Richard Flanagan, PhD, College of Staten Island (CSI) Political Science and Global Affairs professor, weighed in on the local political climate in an article on MTV News.com. In the piece, “Resisting Trump In The Reddest Part Of New York City” by Jamie Fuller, Dr. Flanagan “told MTV News that many of these voters are once-blue Reagan Democrats who have been voting conservative for decades and are unlikely to turn back,” according to Fuller.
Animator Hayao Miyazaki once said, “…Engineers turn dreams into reality.”
The College of Staten Island (CSI) is proud to be a part of that reality by introducing a Master of Engineering in Electrical Engineering (MEEE) Program at the College. The Program is currently accepting applicants for its debut in Fall 2017. CSI joins only one other City University of New York (CUNY) school, City College of New York (CCNY), which offers the degree.
“This Program will provide a foundation across all areas of electrical engineering,” noted Program Director Mark D. Feuer, PhD, who co-wrote the MEEE Program proposal with Vinay Vaishampayan, PhD. “But we also want it to broaden existing CUNY offerings, so we included lab courses and curriculum supporting data infrastructure and analysis.”
The 30-credit program has two optional specializations: Photonic Systems and Networks or Information Processing and Transmission.
“We chose these two specializations to complement what is already available at CCNY and also to contribute to our data-driven economy,” said Dr. Feuer, who is also the Preceptor for Photonic Systems and Networks. “Our graduates are working in industries where the end product is not necessarily electrical engineering.”
“The traditional view of electrical engineering is that it is only about electrical machines and electric power. While those traditional applications are extremely important, a lesser-known side of electrical engineers is that they work with computers and algorithms and that many of the techniques that are popular in machine learning and `big-data’ analytics, have been known and used in the electrical engineering sub-field of signal processing for years,” added Dr. Vaishampayan, who is Preceptor for Information Processing and Transmission. “A rigorous training in electrical engineering is extremely relevant and valuable for work in data analytics, and graduates from the MEEE Program can work in a range of data-driven fields, including finance and advertising.”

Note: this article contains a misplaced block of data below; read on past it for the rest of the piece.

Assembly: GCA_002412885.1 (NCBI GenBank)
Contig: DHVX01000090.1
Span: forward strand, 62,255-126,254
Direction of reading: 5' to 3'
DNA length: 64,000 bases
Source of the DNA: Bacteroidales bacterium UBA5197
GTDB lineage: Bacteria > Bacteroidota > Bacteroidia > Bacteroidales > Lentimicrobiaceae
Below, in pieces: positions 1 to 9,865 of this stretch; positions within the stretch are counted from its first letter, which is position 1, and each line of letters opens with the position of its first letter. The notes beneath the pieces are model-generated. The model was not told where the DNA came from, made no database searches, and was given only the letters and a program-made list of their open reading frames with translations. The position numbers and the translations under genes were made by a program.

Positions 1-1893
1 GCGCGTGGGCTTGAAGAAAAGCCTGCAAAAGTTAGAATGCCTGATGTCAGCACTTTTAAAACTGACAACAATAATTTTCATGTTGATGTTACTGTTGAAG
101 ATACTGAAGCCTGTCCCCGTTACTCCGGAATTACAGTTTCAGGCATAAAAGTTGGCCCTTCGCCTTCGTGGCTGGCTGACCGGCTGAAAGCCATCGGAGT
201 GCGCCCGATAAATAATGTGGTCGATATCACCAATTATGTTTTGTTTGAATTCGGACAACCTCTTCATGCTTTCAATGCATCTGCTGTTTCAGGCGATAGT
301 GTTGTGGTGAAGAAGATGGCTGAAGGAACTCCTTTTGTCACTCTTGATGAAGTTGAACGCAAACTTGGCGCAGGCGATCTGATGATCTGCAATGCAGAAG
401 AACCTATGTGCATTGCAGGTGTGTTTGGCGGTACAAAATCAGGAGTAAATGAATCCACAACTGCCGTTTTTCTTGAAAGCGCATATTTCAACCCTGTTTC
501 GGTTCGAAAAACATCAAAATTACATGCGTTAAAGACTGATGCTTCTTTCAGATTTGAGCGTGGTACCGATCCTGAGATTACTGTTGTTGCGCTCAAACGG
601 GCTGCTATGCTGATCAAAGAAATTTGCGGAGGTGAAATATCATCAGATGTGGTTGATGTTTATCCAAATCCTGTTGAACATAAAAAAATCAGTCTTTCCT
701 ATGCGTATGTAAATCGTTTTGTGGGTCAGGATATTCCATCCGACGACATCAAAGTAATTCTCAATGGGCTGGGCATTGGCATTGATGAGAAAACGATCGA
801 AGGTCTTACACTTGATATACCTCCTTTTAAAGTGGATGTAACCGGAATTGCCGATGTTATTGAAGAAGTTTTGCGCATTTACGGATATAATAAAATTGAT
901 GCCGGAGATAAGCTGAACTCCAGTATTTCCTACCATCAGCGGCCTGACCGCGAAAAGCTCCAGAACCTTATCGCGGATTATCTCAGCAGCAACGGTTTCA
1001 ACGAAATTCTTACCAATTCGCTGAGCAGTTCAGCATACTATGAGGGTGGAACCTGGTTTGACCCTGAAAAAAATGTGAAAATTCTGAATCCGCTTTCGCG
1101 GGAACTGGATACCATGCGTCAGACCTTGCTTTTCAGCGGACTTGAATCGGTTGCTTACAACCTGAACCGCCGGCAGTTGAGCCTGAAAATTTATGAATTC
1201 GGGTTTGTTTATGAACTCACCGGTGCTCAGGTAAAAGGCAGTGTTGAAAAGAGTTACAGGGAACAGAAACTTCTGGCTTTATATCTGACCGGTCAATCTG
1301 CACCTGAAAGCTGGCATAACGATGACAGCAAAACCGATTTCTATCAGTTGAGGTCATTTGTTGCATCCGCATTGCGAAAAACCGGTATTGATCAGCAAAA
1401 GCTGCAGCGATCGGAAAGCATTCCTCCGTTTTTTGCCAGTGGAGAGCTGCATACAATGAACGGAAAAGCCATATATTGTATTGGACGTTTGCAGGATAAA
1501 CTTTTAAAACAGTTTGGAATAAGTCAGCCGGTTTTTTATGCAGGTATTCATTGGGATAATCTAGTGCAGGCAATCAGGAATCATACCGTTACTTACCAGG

Feuer and Vaishampayan both previously worked at AT&T and taught at Columbia University. They began at CSI in 2013 and 2014, respectively.
“The industry experience informs us on what’s valuable outside. Hopefully, this Program will capture the best of both worlds: the academic side and the industry side,” said Dr. Vaishampayan.
Inspired by preliminary work by Syed Rizvi, PhD; Neophytos (Neo) Antoniades, PhD; and Alfred Levine, PhD, the official proposal was vetted by CSI faculty, reviewed by CUNY and external experts, and finally approved by the New York State Education Department.
“This was an amazingly smooth process, and we received tremendous support from President [William J.] Fritz and Provost [Gary] Reichard. They really helped to put a lot of energy into this,” noted Dr. Vaishampayan.